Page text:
Japan’s regulatory sandbox was launched in June 2018 and is a cornerstone of the country’s efforts to promote fintech. Ryosuke Oue of Atsumi & Sakai reviews the progress so far
As the fourth industrial revolution develops rapidly around the globe, it is obvious that countries need to cultivate new core technologies and businesses in order to survive in the global market. Some developed countries are already aware that existing regulations have been hindering investment and the inflow of human resources. In response they are implementing improvements to their business and regulatory environments so that new businesses can be tested and evaluated without undue hindrance by existing and often archaic regulations – this is the root of the sandbox system.
In Japan, regulatory reform has also been recognised as an important policy tool to achieve sustainable economic growth, with two notable reforms having been introduced since January 2014: the System to Remove Gray Zone Areas and the System of Special Arrangements for New Business Activities.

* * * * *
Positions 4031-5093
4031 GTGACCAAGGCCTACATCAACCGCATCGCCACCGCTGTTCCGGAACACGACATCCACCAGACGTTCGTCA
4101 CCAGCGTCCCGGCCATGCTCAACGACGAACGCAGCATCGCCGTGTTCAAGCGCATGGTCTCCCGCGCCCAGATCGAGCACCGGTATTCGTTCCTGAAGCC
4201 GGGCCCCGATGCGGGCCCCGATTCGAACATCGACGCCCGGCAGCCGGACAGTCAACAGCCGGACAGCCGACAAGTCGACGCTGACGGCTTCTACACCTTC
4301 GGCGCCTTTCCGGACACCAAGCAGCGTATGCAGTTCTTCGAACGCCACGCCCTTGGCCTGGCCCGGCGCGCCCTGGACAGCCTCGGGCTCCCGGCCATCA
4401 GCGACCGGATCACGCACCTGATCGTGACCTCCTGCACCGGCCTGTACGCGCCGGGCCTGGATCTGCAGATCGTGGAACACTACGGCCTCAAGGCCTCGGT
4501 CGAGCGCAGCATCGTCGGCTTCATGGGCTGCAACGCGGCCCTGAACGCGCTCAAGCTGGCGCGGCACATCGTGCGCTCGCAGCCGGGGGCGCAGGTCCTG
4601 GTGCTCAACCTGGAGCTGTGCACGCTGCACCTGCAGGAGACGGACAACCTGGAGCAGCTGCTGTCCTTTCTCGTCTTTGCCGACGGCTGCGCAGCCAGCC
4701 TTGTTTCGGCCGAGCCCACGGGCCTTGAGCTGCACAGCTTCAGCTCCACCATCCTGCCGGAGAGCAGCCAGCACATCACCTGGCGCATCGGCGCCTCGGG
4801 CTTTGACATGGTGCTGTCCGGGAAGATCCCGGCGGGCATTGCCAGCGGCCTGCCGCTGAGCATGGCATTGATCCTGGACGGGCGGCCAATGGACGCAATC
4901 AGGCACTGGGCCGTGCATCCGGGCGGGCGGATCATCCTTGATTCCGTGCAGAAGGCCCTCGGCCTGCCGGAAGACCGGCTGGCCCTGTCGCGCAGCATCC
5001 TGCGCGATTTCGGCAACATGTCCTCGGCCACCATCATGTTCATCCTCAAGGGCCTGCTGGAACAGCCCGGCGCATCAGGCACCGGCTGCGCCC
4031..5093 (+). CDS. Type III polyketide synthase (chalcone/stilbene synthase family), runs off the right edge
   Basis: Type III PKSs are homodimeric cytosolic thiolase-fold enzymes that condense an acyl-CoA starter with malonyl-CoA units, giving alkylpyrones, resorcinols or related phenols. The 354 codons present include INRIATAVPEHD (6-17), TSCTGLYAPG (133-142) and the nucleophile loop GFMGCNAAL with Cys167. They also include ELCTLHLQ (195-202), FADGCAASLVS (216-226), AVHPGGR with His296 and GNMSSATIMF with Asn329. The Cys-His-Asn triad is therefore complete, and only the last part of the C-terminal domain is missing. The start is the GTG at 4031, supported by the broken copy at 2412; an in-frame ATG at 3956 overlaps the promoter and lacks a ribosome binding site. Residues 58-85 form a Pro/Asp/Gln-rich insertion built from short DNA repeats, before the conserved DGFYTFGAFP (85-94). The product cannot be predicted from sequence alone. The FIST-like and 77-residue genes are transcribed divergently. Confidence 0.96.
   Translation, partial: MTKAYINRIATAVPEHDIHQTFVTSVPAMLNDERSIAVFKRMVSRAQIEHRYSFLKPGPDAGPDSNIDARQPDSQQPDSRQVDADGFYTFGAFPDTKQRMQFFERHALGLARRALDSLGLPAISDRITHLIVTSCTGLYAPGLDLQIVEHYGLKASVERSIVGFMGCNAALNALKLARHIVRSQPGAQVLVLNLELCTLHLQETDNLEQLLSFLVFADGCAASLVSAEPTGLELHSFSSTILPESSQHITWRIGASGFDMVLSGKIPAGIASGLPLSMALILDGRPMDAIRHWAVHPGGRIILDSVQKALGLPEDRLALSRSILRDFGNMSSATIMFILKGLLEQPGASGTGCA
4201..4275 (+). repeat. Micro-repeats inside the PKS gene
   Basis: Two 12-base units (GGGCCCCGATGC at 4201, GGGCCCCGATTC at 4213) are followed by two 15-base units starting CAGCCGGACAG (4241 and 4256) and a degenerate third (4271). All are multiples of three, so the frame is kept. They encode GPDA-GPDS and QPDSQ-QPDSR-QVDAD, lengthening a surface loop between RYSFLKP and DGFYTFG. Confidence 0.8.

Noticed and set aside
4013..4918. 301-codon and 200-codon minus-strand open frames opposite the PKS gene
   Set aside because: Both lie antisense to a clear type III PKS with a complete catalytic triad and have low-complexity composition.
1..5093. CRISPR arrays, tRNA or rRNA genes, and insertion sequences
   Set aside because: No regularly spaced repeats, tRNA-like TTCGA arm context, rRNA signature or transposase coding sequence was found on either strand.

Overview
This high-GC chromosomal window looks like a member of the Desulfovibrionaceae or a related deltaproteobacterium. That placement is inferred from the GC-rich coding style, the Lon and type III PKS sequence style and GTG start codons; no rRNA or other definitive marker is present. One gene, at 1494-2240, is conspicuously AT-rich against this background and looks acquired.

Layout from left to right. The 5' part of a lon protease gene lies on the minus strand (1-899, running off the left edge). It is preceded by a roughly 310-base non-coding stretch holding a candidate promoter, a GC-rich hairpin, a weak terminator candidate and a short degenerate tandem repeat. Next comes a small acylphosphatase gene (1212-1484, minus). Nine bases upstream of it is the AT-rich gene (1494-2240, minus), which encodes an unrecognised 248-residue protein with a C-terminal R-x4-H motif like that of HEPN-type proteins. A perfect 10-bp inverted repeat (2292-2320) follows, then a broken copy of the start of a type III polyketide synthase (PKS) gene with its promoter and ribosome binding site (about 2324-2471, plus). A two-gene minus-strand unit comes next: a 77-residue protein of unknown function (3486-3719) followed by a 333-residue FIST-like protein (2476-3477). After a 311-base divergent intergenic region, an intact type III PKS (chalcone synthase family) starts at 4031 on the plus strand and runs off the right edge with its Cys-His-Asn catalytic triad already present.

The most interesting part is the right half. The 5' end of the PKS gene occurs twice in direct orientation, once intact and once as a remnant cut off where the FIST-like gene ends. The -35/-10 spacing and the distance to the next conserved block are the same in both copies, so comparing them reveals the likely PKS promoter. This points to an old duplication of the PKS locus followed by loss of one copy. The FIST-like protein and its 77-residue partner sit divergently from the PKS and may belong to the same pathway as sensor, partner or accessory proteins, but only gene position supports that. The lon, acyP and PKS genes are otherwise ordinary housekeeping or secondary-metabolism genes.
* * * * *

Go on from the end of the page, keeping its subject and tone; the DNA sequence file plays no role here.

The System to Remove Gray Zone Areas ensures that businesses operating in legal grey areas, where the applicability of existing rules is not clear, are legal; this will encourage innovation and business operators to enter new fields. One notable case under this system that resulted in innovation involved a healthcare service comprising a simple blood test and a health information service based on the blood test. A question was raised as to whether such a service would fall within the definition of a "medical practice" under the Medical Act, which would make its provision without a doctor's involvement illegal. When the answer given by the relevant authority turned out to be negative,the number of offices that handle the service increased enormously.